- Jan 8, 2001
Well, states have the right to make these deals. They often seem to be a bad deal in terms of cost to benefit ratio - but politicians are under allot of pressure to bring jobs into their respective states. (although many do ultimately bear fruit, so long as they don't just jump ship for added incentives in other states). Companies know this and, of course, take advantage of it. I don't know of any reasonable law that can be written at a federal level that would help the situation without violating states rights. So yeah, stuck here due to the unflinching lack of ethics among the top ranks of multi-national companies and the state's demand for enhanced job opportunities.Oh I agree that it is the way of the country right now, but it is a bad thing for the country. In Wisconsin, for the Foxconn project the government has already spent ~$200 million for land (pushing people out of their homes and farms), $185 million for water and sewers, $342 million for roads, all for a planned 1454 jobs (scaled back from the original promises of 13,000 jobs). That adds up to $500,000 of our tax money per planned job created. But as of 2020, only 281 jobs were actually created, making this $2.5 million per job so far.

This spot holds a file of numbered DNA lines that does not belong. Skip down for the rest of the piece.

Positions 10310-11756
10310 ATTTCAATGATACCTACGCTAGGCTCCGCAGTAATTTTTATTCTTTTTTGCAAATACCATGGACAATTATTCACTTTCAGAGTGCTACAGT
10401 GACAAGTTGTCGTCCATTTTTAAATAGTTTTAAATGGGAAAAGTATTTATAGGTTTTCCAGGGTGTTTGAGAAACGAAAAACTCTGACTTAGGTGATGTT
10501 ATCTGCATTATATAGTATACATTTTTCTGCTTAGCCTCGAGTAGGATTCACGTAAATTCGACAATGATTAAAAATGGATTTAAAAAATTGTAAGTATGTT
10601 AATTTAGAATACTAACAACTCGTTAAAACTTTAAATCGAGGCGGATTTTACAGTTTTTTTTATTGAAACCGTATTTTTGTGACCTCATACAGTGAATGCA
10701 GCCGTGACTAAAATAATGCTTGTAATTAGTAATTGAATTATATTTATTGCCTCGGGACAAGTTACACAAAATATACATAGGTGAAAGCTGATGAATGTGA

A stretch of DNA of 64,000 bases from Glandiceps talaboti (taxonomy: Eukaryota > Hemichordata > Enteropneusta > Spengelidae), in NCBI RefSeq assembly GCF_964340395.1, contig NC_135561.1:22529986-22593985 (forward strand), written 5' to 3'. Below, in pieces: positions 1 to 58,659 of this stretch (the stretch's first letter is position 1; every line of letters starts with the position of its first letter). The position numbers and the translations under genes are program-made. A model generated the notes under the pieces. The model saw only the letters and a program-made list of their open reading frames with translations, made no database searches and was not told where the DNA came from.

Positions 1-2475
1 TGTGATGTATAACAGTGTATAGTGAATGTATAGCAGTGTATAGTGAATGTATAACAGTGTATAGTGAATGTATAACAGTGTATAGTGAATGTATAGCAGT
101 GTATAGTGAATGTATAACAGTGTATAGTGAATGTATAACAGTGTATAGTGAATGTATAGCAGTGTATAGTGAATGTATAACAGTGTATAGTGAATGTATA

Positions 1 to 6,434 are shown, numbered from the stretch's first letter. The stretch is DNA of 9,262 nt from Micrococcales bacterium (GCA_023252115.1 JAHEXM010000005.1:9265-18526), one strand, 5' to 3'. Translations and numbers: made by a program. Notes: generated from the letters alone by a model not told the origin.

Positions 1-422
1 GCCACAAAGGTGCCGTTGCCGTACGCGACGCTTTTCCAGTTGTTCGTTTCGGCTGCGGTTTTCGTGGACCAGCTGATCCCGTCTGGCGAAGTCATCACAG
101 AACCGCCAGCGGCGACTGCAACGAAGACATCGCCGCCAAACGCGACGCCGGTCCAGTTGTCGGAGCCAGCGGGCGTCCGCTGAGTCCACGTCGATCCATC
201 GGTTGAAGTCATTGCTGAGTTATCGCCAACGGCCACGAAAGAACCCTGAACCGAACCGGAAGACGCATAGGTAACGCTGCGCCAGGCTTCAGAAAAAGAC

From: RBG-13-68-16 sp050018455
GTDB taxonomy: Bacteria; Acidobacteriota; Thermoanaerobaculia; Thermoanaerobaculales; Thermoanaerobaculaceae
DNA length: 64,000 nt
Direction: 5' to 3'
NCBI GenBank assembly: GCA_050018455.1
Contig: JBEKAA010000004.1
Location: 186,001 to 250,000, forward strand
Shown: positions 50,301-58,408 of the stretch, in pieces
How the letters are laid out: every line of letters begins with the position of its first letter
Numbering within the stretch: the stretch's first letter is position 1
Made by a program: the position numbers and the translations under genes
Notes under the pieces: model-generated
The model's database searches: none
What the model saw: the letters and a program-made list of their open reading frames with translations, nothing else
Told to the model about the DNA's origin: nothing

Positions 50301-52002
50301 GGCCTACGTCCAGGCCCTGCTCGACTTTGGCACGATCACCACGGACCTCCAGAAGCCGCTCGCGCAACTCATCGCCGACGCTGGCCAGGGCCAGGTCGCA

The only way to stop it will never happen, but the federal government would have to tax the businesses at 100% of the subsidies they get, and then lower personal income taxes an equivalent amount (so this is revenue neutral). Then businesses would base their decisions mostly on the right location for their work. It won't happen, but it would stop this ridiculous abuse of our money.
Sorry to make this thread political.